Features 02.01.2024

Voice Cloning: The (£27m) Cost of a Stolen Voice

When an AI-enabled voice cloning cyber attack fools a branch manager into transferring £27m out of the business, it’s time to pay attention to the new cyber weapon

AI-enabled voice cloning is developing quickly, posing a growing threat to businesses. What is voice cloning, and how can you protect yourself against attacks involving the technology? Kate O’Flaherty finds out

In March 2019, the CEO of a UK energy firm received a call from his German boss, asking him to wire $243,000 (£191,744) to a Hungarian supplier. Convinced by the voice of his superior, the CEO transferred the money straight into cyber criminals’ accounts.

The CEO became suspicious when the scammers called back a second time, requesting another transfer. But it was too late; he had already fallen victim to the first-known example of voice cloning used in a cyber attack.

A year later, in the United Arab Emirates, voice cloning appeared in another scam, with cyber criminals cloning the voice of a company director using artificial intelligence (AI) and deep voice technology. The attack was a success, convincing a Hong Kong branch manager to authorise transfers worth $35 million (£27.6 million).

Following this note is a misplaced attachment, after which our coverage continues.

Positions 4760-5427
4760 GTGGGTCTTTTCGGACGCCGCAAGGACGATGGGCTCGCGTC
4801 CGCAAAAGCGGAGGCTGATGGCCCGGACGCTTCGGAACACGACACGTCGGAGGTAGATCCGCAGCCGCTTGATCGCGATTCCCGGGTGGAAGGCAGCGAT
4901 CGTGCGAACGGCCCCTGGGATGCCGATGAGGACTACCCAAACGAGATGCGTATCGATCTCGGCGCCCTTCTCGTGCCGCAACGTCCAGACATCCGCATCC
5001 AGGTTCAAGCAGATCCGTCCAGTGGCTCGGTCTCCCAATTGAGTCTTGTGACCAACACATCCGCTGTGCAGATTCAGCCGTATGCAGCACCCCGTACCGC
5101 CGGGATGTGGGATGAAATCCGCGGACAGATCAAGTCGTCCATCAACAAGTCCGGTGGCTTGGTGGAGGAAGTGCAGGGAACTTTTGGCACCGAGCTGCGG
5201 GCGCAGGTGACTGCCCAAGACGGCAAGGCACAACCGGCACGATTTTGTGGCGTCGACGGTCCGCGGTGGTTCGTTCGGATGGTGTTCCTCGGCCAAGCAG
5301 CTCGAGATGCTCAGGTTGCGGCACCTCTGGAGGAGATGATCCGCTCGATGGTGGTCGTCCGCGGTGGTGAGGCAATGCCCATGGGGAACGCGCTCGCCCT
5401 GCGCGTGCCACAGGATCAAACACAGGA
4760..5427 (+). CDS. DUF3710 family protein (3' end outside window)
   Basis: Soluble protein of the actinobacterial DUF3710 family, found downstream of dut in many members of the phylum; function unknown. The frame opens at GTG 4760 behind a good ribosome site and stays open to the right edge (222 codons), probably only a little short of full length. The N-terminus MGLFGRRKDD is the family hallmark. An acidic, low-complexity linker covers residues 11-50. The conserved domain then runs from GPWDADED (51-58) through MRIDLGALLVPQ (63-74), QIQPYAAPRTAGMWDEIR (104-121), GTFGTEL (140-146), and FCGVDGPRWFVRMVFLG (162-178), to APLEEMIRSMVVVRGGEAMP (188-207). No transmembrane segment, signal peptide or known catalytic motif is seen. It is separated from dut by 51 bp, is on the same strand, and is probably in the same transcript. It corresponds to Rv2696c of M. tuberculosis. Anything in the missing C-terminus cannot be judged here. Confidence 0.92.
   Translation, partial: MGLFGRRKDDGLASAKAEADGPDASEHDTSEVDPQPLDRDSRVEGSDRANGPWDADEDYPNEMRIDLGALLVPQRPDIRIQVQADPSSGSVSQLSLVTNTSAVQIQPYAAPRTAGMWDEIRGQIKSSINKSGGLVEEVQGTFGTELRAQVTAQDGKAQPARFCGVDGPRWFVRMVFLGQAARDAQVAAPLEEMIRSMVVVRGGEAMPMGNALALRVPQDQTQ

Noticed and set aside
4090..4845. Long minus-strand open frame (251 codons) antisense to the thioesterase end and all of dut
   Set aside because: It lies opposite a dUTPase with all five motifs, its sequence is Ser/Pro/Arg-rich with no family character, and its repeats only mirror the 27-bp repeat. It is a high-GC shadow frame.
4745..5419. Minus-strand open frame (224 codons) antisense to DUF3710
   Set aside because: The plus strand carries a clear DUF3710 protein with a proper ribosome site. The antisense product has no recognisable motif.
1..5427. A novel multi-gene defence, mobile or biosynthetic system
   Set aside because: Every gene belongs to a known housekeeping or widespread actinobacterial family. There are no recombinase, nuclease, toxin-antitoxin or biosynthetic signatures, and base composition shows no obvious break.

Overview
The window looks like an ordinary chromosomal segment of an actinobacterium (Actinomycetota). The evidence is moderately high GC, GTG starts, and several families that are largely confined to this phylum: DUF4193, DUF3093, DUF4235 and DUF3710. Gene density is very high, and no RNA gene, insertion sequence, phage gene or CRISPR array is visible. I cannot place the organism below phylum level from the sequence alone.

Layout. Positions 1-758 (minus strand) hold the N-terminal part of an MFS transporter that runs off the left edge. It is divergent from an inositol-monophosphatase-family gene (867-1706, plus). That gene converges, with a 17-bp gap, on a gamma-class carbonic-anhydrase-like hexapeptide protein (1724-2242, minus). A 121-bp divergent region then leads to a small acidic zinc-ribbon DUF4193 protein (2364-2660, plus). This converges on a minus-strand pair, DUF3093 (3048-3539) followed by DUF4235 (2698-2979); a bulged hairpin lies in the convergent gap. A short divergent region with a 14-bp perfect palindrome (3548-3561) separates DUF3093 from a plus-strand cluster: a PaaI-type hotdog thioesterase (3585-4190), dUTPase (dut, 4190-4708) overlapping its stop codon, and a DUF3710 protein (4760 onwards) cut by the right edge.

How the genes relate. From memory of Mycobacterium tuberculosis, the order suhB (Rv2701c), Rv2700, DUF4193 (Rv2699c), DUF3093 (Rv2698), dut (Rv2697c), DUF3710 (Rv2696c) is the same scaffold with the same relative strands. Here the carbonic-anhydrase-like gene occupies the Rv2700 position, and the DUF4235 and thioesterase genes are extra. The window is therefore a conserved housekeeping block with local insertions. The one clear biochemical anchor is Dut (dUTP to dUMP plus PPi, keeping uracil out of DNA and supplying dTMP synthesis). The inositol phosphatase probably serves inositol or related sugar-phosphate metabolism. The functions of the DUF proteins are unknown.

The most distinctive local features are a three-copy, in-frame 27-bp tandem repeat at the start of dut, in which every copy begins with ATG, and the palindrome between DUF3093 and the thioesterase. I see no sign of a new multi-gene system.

Fueled by fast-developing AI technology – which, of course, is itself considered a major threat – voice cloning uses available samples of someone’s voice to create a convincing fake.

As the technology continues to improve, what exactly is voice cloning? How has it developed over the last few years? And why should you be worried about it?

A scary technology

Voice cloning is a scary technology. Using audio files containing a person’s real voice, fraudsters can create a clone of their “unique tonality” and “articulation style”, says Tony Fergusson, CISO EMEA at Zscaler. He describes how voice cloning tools “define the characteristics” of a voice first and then apply AI to train the system to imitate the person when reciting different texts.

“Anyone can purchase off-the-shelf software to clone almost anyone’s voice with ease and in no time at all” Jake Moore